Success in America: A Raisin in the Sun Essay

Success in America: A Raisin in the Sun Essay

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In America, every citizen is guaranteed life, liberty, and the pursuit of happiness. Although each person is given these rights, it is how each person uses them that defines how successful they will be in America. There are several obstacles that some Americans face on their pursuit of happiness. In this country’s past, Americans lived by a very specific set of beliefs that valued the importance of hard work, faith, and family. As time progressed and America began to evolve as a nation, this capitalistic society no longer devoted itself to family and faith but rather success, and the pursuit of prosperity. The shift from dependence on tradition towards a society that values success and how people struggle to b successful when society makes it difficult marks a common theme in Lorraine Hansberry’s play, A Raisin in the Sun. Two of the main characters in this story Lena Younger (Mama) and her son Walter Lee directly reflect the shift from tradition to a focus on success and capital and the struggles they face in regards to racism. Mama and Walter Lee’s contrasting values about the American dream and the way in which they pursue their own dreams while facing racism exemplifies the shift from valuing tradition like in previous generations in America, to valuing success and prosperity like in more current generations.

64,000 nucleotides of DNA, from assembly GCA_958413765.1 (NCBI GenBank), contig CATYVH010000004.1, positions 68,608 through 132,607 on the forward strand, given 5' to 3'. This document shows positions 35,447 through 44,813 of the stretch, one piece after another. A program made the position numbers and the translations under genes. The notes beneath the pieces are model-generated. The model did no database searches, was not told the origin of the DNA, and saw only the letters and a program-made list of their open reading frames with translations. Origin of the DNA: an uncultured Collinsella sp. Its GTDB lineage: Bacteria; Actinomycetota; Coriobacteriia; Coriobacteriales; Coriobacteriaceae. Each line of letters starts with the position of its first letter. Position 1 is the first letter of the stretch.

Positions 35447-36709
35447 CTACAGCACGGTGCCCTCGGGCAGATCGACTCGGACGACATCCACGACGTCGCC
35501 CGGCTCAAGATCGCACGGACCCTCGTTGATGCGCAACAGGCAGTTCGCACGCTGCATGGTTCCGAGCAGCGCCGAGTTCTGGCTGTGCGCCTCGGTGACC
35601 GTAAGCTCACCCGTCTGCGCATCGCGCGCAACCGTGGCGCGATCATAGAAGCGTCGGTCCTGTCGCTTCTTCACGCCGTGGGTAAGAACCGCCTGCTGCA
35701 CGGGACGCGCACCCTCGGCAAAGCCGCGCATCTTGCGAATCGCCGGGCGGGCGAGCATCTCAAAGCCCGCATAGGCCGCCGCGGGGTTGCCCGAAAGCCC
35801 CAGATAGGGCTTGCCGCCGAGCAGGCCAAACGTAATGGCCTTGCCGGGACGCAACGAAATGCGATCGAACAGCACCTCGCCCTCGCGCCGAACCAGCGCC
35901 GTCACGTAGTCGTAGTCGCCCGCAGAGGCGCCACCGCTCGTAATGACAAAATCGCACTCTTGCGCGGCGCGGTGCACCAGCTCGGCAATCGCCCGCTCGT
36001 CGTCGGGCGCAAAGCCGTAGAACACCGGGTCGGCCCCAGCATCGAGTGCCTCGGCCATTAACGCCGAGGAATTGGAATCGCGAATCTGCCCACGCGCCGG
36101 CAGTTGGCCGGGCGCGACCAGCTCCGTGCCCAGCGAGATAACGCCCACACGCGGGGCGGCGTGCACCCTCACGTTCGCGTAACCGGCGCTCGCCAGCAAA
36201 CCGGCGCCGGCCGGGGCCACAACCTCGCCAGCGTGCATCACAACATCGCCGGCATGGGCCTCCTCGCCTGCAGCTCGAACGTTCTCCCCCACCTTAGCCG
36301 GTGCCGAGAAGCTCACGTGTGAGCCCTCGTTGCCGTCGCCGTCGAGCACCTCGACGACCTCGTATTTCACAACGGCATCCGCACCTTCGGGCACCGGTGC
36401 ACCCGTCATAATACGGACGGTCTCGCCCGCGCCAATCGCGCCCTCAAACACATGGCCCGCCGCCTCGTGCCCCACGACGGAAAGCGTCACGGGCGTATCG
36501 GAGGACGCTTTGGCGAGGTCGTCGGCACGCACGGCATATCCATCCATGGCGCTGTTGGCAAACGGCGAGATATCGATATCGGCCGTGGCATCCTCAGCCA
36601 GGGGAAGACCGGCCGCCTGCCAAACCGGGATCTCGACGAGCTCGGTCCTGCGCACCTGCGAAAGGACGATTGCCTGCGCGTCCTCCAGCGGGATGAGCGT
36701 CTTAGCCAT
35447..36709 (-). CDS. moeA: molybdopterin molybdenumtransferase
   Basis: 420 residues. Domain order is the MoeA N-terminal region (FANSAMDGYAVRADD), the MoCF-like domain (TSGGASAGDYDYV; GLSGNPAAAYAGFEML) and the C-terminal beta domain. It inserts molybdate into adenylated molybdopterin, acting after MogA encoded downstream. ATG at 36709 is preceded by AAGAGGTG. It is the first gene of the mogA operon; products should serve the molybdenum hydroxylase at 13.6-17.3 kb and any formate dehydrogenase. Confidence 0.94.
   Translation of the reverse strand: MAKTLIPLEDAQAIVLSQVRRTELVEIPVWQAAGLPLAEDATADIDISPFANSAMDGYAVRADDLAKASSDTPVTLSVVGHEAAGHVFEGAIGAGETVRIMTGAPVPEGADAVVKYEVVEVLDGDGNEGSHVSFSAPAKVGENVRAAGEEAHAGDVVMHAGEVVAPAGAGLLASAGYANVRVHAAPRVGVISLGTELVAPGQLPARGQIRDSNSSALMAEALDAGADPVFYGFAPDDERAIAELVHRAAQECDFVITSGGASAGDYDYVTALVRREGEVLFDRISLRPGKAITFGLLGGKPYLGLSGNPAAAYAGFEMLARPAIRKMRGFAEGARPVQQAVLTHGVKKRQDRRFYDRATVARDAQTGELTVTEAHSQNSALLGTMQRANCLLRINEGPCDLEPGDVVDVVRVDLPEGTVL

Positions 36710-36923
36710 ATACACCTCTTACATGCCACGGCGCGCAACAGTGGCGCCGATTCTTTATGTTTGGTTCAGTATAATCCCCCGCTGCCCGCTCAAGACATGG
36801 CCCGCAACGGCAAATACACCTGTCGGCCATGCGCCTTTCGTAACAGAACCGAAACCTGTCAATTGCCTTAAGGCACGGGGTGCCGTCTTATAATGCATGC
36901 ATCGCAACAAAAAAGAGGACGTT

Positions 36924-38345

The setting in which Lorraine Hansberry was raised was a crucial to the development of several of her plays, particularly A Raisin in the Sun. On May 19, 1930, Hansberry was born in Chicago, Illinois to Carl and Nannie Hansberry. Both of her parents were known for their work in regards to civil rights and social equality. Also, her great grandfather William Hansberry, a slave that could read and write that was freed when...

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... were changing, but being African American could prevent a person from reaching their goals and achieving success and in doing so, completely forget the importance of family and tradition. Through this play, Hansberry affirms that America’s values are constantly changing and evolving. The American Dream is constantly morphed, and people will take different actions according to their beliefs, but factors such as racism can prevent a person from becoming successful and achieving their dreams.

Works Cited

Galens, David, and Lynn M. Spampinato, eds. Drama for Students. Vol. 2. Detroit: Gale, 1998. Print.
Hansberry, Lorraine. A Raisin in the Sun. New York: Conway Printing, 1958. Print.
McKissack, Patricia, and Fredrick McKissack. Young, Black, and Determined. New York: Holiday, 1998. Print.
Otfinoski, Steven. Great Black Writers. New York: Facts on File, 1994. Print.

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